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From "Craig R. McClanahan" <craig...@apache.org>
Subject Re: [Design Discussion] DynaBean - JavaBeans with dynamic properties
Date Sat, 15 Dec 2001 22:39:53 GMT


On 15 Dec 2001, Bryan Field-Elliot wrote:

> Date: 15 Dec 2001 15:21:05 -0700
> From: Bryan Field-Elliot <bryan@netmeme.org>
> Reply-To: Jakarta Commons Developers List <commons-dev@jakarta.apache.org>
> To: Jakarta Commons Developers List <commons-dev@jakarta.apache.org>
> Subject: Re: [Design Discussion] DynaBean - JavaBeans with dynamic
>     properties
>
> It seems to me that Java was built from the start to be strongly-typed
> and compilation-centered. This follows in the strong tradition of C++
> and C.
>
> In contrast, languages such as Python (over which I am admittedly
> intruiged, but definitely no expert) are weakly-typed, and
> scripting-centered.
>
> Recently, the Java community has taken steps to move away from those
> core principles of Java -- in terms of moving away from being
> compilation centered, we have mechanisms like JSP, whichs seems to be an
> extremely complex layer on top of classical Java just to achieve that
> "dynamicness" (can anyone say that the Catalina JSP effort was trivial
> or obvious)?
>

It's somewhat amusing to note that the reflection APIs in Java (which IMHO
is just as much a distringuishing factor as anything else) have been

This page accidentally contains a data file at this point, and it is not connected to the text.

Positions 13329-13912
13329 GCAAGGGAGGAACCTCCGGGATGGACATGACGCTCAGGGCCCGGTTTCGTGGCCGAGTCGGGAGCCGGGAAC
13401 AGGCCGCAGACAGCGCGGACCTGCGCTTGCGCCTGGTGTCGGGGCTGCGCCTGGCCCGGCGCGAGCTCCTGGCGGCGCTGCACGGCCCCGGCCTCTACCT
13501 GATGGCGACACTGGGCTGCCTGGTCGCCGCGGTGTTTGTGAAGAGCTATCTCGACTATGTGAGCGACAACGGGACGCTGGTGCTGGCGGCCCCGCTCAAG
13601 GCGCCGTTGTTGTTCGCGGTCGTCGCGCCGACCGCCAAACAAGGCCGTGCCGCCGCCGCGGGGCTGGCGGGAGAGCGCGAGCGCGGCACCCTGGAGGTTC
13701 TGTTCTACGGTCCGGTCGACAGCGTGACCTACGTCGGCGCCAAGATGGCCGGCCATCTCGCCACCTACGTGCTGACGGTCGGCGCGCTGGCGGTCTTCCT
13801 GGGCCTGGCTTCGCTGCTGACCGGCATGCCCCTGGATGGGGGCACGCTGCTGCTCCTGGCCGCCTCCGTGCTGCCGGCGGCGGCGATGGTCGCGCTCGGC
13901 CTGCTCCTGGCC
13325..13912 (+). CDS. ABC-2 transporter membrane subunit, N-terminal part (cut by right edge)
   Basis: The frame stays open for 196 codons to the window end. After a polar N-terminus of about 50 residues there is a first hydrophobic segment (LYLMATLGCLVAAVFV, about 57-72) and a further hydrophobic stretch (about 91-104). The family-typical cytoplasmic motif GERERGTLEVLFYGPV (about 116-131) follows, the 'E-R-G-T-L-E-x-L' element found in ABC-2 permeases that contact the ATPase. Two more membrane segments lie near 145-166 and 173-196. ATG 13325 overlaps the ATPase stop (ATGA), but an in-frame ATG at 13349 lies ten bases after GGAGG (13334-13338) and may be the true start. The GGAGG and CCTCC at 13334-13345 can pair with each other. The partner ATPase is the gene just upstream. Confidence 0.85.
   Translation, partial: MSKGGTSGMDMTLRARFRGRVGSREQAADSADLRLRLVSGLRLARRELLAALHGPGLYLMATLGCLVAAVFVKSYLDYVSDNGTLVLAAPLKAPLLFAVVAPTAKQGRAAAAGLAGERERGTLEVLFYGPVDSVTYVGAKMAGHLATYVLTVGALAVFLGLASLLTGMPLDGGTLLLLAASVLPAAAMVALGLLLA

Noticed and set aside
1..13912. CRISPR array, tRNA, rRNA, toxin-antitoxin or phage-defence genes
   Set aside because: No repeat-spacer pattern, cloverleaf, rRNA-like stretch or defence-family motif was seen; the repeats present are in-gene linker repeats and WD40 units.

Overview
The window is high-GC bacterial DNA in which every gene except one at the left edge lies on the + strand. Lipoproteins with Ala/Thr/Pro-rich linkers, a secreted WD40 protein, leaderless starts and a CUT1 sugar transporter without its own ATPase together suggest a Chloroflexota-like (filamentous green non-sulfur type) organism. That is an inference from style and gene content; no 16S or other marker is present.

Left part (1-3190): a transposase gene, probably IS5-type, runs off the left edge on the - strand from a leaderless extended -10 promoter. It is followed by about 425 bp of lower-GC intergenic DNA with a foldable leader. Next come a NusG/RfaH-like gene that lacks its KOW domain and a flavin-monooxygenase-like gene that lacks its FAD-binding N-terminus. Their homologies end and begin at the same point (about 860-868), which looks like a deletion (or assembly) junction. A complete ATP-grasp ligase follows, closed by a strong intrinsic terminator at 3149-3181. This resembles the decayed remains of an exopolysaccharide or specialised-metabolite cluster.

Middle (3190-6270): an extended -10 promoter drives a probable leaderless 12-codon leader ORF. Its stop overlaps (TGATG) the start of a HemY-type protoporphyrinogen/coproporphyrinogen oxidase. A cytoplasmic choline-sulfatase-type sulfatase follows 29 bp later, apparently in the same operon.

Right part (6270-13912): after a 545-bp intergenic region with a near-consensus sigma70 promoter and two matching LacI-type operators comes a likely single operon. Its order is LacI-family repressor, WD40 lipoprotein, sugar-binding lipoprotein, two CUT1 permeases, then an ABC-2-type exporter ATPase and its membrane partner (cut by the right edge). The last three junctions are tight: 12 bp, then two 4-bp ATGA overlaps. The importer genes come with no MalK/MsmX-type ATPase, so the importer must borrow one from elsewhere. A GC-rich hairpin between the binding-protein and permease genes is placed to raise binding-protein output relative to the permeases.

around just as long as the JavaBeans design patterns have.  It's hardly
"revolutionary" to leverage such capabilities in web apps, when it has
been used to very good effect in GUI apps and tools for a *long* time.

I'm not quite sure I understand your point about the "Catalina JSP
effort", but (being one of the core Tomcat developers) I'm interested in
hearing more about how you think it's applicable to this discussion.

> Now we are groping with limitations in strongly-typed development,
> coming up with things like the DynaBean. Again, we are introducing
> layers on top of classical Java in order to achieve development patterns
> not compatible with Java's original design principles (strong typing).
>
> It seems to me that if good patterns in web app design require these
> language traits, then perhaps the choice of language itself needs to be
> re-evaluated?
>
> Or, on the other hand, perhaps these design patterns need to be
> re-evaluated (e.g. do we really need a Dynamic Bean?), and instead, come
> up with new design patterns for web app development which are not only
> compatible with, but greatly benefit from, the language being
> strongly-typed.
>

Seems to me we already have that.  What I want to support, and what Struts
(I'm also the primary author of Struts <http://jakarta.apache.org/struts>)
have wanted for a long time, is the abillity to go beyond static typing
for certain use cases *without* having to throw away everything they
already have learned and built.  Fortunately, Java accomodates that for us
quite nicely.

> Perhaps I'm over the top here. I'm really just trying to stir up a
> little discussion. But it seems to me that JSP, and now the DynaBean,
> represent a whole lot of work to try to hammer a square peg through a
> round hole.
>
> Thoughts and discussion appreciated,
>

The discussion ought to be interesting!

> Bryan


Craig



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